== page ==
Penttinen syndrome is a rare progeroid disorder caused by mutations in platelet-derived growth factor (PDGF) receptor beta (encoded by the PDGFRB proto-oncogene) and characterized by a prematurely aged appearance with lipoatrophy, skin lesions, thin hair and acro-osteolysis. Activating mutations in PDGFRB have been associated with other human diseases, including Kosaki overgrowth syndrome, infantile myofibromatosis, fusiform aneurysms, acute lymphoblastic leukaemia and myeloproliferative neoplasms associated with eosinophilia. The goal of the present study was to characterize the PDGFRB p.Val665Ala variant associated with Penttinen syndrome at the molecular level. This substitution is located in a conserved loop of the receptor tyrosine kinase domain. We observed that the mutant receptor was expressed at a lower level but showed constitutive activity. In the absence of ligand, the mutant activated STAT1 and elicited an interferon-like transcriptional response. Phosphorylation of STAT3, STAT5, AKT and phospholipase Cγ was weak or undetectable. It was devoid of oncogenic activity in two cell proliferation assays, contrasting with classical PDGF receptor oncogenic mutants. STAT1 activation was not sensitive to ruxolitinib and did not rely on interferon-JAK2 signalling. Another tyrosine kinase inhibitor, imatinib, blocked signalling by the p.Val665Ala variant at a higher concentration compared with the wild-type receptor. Importantly, this concentration remained in the therapeutic range. Dasatinib, nilotinib and ponatinib also inhibited the mutant receptor. In conclusion, the p.Val665Ala variant confers unique features to PDGF receptor β compared with other characterized gain-of-function mutants, which may in part explain the particular set of symptoms associated with Penttinen syndrome.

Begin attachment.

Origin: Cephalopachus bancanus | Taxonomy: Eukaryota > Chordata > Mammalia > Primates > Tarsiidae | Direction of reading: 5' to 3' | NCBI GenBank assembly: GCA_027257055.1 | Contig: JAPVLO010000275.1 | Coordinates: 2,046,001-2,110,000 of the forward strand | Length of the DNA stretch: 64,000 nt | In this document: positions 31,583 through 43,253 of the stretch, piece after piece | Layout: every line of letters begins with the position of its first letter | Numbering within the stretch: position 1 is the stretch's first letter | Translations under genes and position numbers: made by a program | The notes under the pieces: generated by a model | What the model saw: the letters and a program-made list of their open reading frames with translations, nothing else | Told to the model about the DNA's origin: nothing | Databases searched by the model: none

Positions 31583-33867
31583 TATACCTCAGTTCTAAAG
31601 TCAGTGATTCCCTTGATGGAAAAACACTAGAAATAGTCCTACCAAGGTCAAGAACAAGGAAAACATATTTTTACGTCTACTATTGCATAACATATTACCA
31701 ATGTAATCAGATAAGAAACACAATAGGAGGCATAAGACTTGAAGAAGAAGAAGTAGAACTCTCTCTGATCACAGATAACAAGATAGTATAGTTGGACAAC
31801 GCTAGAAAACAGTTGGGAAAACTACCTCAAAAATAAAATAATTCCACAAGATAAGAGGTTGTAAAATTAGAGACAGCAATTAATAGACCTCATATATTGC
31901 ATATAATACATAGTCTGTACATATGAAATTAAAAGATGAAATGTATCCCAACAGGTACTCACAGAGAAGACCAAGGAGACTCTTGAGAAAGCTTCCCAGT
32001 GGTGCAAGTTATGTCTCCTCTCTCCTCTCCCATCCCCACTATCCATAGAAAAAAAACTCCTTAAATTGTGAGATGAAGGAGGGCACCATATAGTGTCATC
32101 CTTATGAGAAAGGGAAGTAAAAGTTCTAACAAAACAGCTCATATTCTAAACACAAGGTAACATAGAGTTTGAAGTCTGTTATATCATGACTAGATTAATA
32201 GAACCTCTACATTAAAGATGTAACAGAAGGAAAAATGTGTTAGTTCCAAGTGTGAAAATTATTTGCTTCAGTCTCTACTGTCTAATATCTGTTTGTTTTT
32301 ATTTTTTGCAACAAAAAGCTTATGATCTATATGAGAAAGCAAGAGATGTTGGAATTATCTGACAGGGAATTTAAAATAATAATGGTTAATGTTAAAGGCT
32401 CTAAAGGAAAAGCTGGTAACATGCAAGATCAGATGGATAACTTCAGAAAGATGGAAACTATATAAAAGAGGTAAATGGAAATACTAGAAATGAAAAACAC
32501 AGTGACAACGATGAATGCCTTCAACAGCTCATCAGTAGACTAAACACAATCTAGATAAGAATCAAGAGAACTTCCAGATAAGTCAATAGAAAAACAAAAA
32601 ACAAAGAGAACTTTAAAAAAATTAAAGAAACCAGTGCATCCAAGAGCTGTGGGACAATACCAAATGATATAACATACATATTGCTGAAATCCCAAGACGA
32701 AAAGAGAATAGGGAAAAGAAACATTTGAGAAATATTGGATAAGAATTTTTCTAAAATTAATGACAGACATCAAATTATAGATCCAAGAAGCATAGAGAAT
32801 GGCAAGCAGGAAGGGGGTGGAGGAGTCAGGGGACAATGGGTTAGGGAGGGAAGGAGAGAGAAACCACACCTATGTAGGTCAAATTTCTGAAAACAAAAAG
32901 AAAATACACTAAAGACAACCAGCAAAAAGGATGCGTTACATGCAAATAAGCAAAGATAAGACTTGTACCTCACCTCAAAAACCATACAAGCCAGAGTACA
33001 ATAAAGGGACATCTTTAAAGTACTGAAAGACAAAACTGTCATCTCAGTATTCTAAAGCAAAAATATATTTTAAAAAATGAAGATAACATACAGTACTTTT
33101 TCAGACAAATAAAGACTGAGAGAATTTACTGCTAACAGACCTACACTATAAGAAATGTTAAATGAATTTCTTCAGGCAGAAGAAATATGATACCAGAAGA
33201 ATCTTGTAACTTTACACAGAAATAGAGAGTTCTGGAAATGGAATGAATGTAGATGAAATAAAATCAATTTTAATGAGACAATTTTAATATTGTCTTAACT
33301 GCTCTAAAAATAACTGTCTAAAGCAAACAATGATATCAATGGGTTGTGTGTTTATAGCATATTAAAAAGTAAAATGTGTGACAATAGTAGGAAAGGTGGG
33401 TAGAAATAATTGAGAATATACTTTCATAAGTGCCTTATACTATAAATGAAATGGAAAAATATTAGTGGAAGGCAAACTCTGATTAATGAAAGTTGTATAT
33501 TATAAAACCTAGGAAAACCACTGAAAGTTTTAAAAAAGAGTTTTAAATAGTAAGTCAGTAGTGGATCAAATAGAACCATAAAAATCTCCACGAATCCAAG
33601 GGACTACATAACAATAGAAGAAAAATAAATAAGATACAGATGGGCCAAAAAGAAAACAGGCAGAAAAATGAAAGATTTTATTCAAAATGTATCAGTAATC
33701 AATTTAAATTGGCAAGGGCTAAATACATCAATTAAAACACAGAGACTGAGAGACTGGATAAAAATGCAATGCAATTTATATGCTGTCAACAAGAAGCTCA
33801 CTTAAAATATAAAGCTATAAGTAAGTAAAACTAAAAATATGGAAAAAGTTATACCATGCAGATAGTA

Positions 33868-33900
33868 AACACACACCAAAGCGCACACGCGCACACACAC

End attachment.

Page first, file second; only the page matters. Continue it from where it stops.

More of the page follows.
Keywords: PDGFRB; Penttinen syndrome; STAT1; ageing; congenital disease; imatinib; platelet-derived growth factor; targeted therapy; tyrosine kinase inhibitors.
© 2022 The Authors. Journal of Cellular and Molecular Medicine published by Foundation for Cellular and Molecular Medicine and John Wiley & Sons Ltd.